Forum: Global impact of the EU AI Act

 

On March 13, the European Parliament made a significant move by approving the European Union’s Artificial Intelligence Act (EU AI Act), a pivotal legislation set to shape the global AI regulatory landscape.

While similar in its transformative impact to the EU’s General Data Protection Regulation (GDPR) of 2016, which focused on privacy, the EU AI Act delves into the specifics of regulating artificial intelligence technologies.

This legislation is poised to influence future regulations beyond Europe, setting a precedent for preemptive regulation rather than reactive penalties, and is likely to inspire similar legislative frameworks in the United States and other nations.

Comprehensive Compliance Programs

Companies are now tasked with developing extensive compliance programs that are integral to their operational framework. This involves collaboration across various levels of the organization, including the board of directors, C-suite, compliance professionals, and team managers, who are all required to clearly define and fulfill distinct responsibilities.

Constructing an Effective AI Program

Starting such a program might tempt organizations to focus solely on the technology. However, a robust program must integrate a blend of human oversight, procedural processes, and technology from the outset.

According to Saskia Vermeer-de Jongh, a partner specializing in AI and digital law at HVG Law LLP, part of the global EY law network, building trust in AI begins with ensuring human oversight is incorporated into AI operations. The EU AI Act emphasizes this by requiring safeguards that correspond with the risks, autonomy, and contexts of AI use.

Navigating New Legislation

The EU AI Act addresses AI systems marketed, implemented, or utilized within the EU and introduces a tiered, risk-based system for oversight. This includes categorizing AI systems based on risk levels from unacceptable to minimal, with corresponding regulatory requirements for each category. The act specifies comprehensive measures for high-risk applications, which include critical infrastructures, law enforcement, and employment, among others.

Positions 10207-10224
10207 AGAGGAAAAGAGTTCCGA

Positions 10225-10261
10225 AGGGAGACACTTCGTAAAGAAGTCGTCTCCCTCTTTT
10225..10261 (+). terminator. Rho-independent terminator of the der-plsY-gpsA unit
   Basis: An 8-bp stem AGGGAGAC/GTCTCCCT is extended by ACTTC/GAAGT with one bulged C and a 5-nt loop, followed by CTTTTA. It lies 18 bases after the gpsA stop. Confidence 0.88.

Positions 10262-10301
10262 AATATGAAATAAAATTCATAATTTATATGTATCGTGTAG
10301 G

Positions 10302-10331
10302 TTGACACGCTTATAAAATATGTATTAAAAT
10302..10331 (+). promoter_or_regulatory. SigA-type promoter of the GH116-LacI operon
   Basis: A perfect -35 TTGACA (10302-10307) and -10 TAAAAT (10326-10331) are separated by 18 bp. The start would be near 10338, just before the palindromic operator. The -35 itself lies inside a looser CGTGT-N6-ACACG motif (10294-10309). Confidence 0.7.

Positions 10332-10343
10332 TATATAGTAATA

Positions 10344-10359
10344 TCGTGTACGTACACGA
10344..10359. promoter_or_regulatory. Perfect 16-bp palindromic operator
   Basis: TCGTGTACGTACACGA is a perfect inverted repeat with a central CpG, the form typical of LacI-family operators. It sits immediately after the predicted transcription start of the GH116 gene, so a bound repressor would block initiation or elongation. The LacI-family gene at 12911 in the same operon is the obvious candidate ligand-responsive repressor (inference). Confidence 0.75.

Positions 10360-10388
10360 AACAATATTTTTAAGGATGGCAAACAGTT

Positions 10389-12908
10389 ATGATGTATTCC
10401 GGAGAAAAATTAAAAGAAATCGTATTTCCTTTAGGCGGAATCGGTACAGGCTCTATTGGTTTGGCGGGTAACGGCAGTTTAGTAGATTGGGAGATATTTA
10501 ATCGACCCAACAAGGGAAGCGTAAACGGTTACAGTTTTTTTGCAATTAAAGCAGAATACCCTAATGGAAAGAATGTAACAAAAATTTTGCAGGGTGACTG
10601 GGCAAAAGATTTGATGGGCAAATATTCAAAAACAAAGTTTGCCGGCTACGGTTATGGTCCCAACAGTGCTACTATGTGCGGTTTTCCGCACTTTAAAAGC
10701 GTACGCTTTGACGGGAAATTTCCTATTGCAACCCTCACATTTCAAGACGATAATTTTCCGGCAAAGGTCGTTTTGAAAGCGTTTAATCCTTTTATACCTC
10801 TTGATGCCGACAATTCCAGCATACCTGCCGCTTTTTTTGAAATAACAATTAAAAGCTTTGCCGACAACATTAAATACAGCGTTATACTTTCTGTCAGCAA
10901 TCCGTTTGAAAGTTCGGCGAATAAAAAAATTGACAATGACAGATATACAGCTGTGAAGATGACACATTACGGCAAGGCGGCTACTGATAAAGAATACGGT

There are also specific exemptions in the act for AI systems used exclusively for military, defense, national security, scientific research, and open-source AI.

Phased Compliance and Penalties

The legislation outlines a phased approach to compliance, beginning with a prohibition on certain AI systems and extending to comprehensive regulations for general-purpose and high-risk AI systems over a two-year period. Noncompliance can result in substantial fines, the greater of up to EUR 35 million or 7% of global annual revenue.

Strategic Implications for Businesses

The act necessitates that organizations prepare by maintaining up-to-date AI system inventories, assessing the scope of applicable regulations, and classifying the risk levels of their AI systems. Vermeer-de Jongh stresses the importance of understanding the extensive requirements and potential risks and opportunities presented by the legislation. This includes training for AI users, ensuring transparency, using high-quality datasets, and maintaining robust privacy standards.

Organizations are advised to consult with legal and technological experts to navigate these requirements effectively and implement the necessary governance frameworks. Given the evolving nature of AI regulations, continuous updates and adaptations are crucial.

Reflecting on global AI policy trends, Vermeer-de Jongh notes the EU’s approach aligns with core OECD principles endorsed by the G20, focusing on human rights, sustainability, transparency, and risk management. While comprehensive AI legislation may not be imminent in the US, there is a growing consensus on the need to address issues such as bias, data privacy, and the impact of AI on the workforce.

Source: thomsonreuters.com

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